Bonnie and Clyde vs. Dracula (2011)

bcvdAh that Dracula sure does get around, doesn’t he? He’s met more historical figures than Forrest Gump. In the grand tradition of “Billy the Kid vs. Dracula,” “Emmanuelle vs. Dracula” and “Batman vs. Dracula” comes the lost adventure of two of the world’s most notorious criminals and their confrontation with the lord of darkness. Timothy Friend’s horror crime thriller is in the hokey tradition of absurd battles and there hasn’t been one more absurd since Bonnie and Clyde’s meeting with the undead. Tiffany Shepis stars as Bonnie along Trent Haaga as Clyde in their efforts to thwart off rival criminals and the lawman as they travel across the country. Now down on their luck after a series of unfortunate events leave them penniless and without a car, they meet up with an old friend promising them a big job robbing a local bank.

In the same town an aristocrat named Dr. Loveless is keeping the infamous Dracula as a memento in his basement, luring young women in to prisons where the dark lord feeds on them for sustenance. When the bank heist goes awry, one of their cohorts are shot by a local, and Bonnie seeks refuge at the very mansion Dracula has just been unleashed with his minions. While “Bonnie and Clyde vs. Dracula” isn’t exactly the throw down and battle of wits I expected, I managed to enjoy Timothy Fields film just as much as anticipated mainly because while the budget didn’t allow for amazing special effects or a rumble in the jungle, it did instead make way for a well paced and finely written bit of examination on a couple who would go through any lengths to help one another.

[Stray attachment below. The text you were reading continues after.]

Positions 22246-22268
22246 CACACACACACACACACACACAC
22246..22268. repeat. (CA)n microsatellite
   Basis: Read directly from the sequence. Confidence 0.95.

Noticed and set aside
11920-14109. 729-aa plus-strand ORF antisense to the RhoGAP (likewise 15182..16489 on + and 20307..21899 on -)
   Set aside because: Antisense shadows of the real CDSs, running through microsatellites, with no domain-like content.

Fields and co. take their time establishing this version of their relationship, and also offers up some slick exposition on the villains of the piece including Loveless, Dracula, and Loveless’ baby sister Isabel, whose own innocence acts as a deterrent to Dracula and may save her hide by the time the film has ended. That’s if she doesn’t give in to her urges of killing her abusive brother, first. By the time the film has ended, we get a demented and truly disturbing look at the lengths of their love, and Tiffany Shepis holds a very sharp chemistry with Trent Haaga, both of whom are fantastic as the ill fated lovers. Shepis adds a psychotic edge to Bonnie, a woman whose own beauty shields her inherent ability to hold her own and indulge in her psychotic tendencies involving razor blades and shot guns.

Haaga is also strong as the long suffering and slightly unhinged Clyde who enters in to the mansion unaware of what danger lurks, while Bonnie visits evil himself and hopes to make it out with her skin firmly in tact. While the budget doesn’t offer us grue and splatter, there are some truly gross moments to be experienced including a skinless man clinging to life, and a prostitute getting her privates munched on by a hungry Dracula. “Bonnie and Clyde vs. Dracula” works well as a clashing of genres, and meeting of two forces of evil, both of whom will do whatever it takes to survive, no matter who they have to step over or destroy. It’s a demented and brutally grotesque little gem about two of the world’s most notorious criminals meeting pop culture’s most notorious force of evil, and they’re among familiar company. director Timothy Fields leads a cast of veritable cult heavyweights in to what is easily one of the most pleasing horror hybrids I’ve seen this year.